Journeys Home

Journeys Home

On New Year’s Eve of 1993, out Baptist friends had us over for two reasons: to usher in the new year and to try and save us from our lunacy. We had been studying the early Church for months now and they saw the effect it was having upon us. They wanted to talk and talk we did. In the midst of the conversation I stood up and asked my friend, “Do you realize that if you and I had seen Jesus crucified and risen from the dead we would have never read the Gospel of John?” He retorted, “Why not?” I replied, “Because it wasn’t written until about 100 AD and we would have been dead long before that. Jim, how did the first Christians live and practice Christianity without the New Testament?”

On the way home I was quiet for a long time. Janet asked, “What are you thinking?” I said, “This is getting very scary; the more we argue against the Catholic Church the more I realize we are backing ourselves right in the front door!”

The next day was January 1, 1994. It was a delightful day with no phone calls or business. We had no interest in football either. At this point we were consumed with our quandary — what is the Church? What does God expect of us? Where did the Bible come from? Could the Catholic Church possibly be the Church Jesus founded and promised to build?

We had tackled all the obstacles one at a time: the Pope, Maiy, purgatory, priests, confession, the Eucharist, faith alone, Bible alone and many more and it was all coming to a head. We had books open all over the living room floor. We were asking questions and reading passages aloud to each other. Then it happened: I began to sob. I closed all my books and sat on the floor crying like a baby. With great concern my wonderful wife asked, “Steve, what is wrong?” I responded through my tears, “Nothing is wrong... I just realized, I am a Catholic” She responded, “Oh good grief” but she said the same thing as I did less than twenty-four hours later.

I called my friend A1 Kresta (the same person I had called stupid a year earlier) and said, “Happy New Year, Al. Guess what? I’m a Catholic!” There was silence on the other end of the phone. “Al, are you there?” “Yeah,” he replied, “but I don’t think I heard you correctly what did you just say?” After I explained he replied, “You are the last one I thought would ever say that!”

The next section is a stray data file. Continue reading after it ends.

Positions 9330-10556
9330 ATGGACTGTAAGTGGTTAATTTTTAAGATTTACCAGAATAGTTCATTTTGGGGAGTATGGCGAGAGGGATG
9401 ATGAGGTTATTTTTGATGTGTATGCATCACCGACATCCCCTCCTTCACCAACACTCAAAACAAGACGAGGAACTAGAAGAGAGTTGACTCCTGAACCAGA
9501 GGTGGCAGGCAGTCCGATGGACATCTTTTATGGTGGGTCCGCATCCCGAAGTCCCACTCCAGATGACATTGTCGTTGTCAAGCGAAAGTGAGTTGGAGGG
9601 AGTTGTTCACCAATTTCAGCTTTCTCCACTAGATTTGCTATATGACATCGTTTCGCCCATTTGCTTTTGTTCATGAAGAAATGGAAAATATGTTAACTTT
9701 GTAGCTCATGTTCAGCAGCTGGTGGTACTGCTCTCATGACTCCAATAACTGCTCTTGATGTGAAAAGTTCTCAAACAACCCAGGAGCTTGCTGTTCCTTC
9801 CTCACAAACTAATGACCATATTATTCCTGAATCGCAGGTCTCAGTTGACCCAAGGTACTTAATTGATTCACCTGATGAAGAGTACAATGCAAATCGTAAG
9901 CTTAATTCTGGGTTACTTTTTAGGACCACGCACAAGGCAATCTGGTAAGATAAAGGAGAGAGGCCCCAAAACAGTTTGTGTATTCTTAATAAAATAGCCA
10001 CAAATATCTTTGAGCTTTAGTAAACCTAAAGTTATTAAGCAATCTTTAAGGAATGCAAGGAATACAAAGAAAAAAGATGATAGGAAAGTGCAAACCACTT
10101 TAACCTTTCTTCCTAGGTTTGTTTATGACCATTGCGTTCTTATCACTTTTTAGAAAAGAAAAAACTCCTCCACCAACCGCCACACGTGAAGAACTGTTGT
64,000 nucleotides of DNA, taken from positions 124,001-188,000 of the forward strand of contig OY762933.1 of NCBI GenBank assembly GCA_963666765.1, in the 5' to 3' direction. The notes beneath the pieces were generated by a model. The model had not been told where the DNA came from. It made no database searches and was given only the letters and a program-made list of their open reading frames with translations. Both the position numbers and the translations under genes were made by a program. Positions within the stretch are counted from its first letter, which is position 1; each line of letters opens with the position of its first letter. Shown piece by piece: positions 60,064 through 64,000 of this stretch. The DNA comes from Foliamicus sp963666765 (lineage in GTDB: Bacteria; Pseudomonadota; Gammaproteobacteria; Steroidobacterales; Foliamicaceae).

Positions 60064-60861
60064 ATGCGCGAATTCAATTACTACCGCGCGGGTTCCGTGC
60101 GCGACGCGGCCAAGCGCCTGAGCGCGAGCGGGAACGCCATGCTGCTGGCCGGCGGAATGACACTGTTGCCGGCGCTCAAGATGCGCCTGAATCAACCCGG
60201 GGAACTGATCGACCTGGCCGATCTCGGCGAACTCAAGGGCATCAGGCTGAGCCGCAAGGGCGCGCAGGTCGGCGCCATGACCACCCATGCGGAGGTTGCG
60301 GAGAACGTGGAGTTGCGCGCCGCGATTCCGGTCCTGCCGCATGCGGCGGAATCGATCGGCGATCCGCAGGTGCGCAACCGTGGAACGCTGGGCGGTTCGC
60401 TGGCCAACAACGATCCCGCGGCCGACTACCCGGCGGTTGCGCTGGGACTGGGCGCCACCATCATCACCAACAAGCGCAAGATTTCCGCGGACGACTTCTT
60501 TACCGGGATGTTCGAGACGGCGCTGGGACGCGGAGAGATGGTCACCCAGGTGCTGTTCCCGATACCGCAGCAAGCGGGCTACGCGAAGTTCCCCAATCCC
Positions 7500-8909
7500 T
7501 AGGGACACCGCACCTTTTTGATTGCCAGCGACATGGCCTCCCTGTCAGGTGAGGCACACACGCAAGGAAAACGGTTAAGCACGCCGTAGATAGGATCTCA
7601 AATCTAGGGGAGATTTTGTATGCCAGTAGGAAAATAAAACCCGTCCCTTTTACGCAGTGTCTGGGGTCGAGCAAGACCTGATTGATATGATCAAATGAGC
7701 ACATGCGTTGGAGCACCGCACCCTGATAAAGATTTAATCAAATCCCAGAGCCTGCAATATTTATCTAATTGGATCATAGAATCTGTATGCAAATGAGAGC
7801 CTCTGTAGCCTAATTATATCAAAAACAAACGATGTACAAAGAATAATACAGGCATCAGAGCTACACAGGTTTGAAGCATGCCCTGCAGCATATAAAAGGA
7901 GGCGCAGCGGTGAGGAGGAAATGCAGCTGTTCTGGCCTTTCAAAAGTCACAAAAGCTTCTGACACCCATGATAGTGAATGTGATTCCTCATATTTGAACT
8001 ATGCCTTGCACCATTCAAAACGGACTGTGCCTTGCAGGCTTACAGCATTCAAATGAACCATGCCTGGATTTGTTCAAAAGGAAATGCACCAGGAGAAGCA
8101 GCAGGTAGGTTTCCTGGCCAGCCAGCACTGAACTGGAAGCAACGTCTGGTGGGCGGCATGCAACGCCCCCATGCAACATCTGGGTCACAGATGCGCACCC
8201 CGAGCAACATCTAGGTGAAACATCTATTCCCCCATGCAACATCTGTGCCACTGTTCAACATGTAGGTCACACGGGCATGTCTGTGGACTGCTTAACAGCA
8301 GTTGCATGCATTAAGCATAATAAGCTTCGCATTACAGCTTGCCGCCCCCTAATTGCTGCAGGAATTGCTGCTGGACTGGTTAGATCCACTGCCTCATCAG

Then he asked me a question for which I was certainly not prepared: “Steve, tomorrow is Sunday, how would you like to go to Mass with us?”

I stopped dead in my tracks and froze. It had never dawned on me that if I would read my way into the Catholic Church I would have to some day go to a Catholic Mass! Old sentiments die hard and I had lots of them about the Catholic Mass.

I covered the phone and related to my wife what Al had asked. She responded as cool as a cucumber, “Tell him we will go but we will leave the kids at home, we want to get there late, sit in the back row and leave early.” (People have jokingly told us we were real American Catholics from our first day.)

Al did not keep his promise and we ended up arriving at Mass early and we sat in the front of the church. I will never forget that morning. Tears welled up in my eyes for the second time in two days as I watched an apostolic man process up the aisle. I had never seen a priest up close before, but I knew exactly what he was. Janet was weeping too. We wept at every Mass for the next six years and still do.

On Pentecost Sunday, May 22, 1994, Janet and I, along with our entire immediate family, were received into the Catholic Church. We have never looked back.

The complete story of Steve Ray’s journey to the Catholic Church can be read in his book,

“Crossing the Tiber: Evangelical Protestants Discover the Historical Church ’’published by Ignatius Press.

To learn more about Steve’s work please visit his website at www. CatholicConvert. com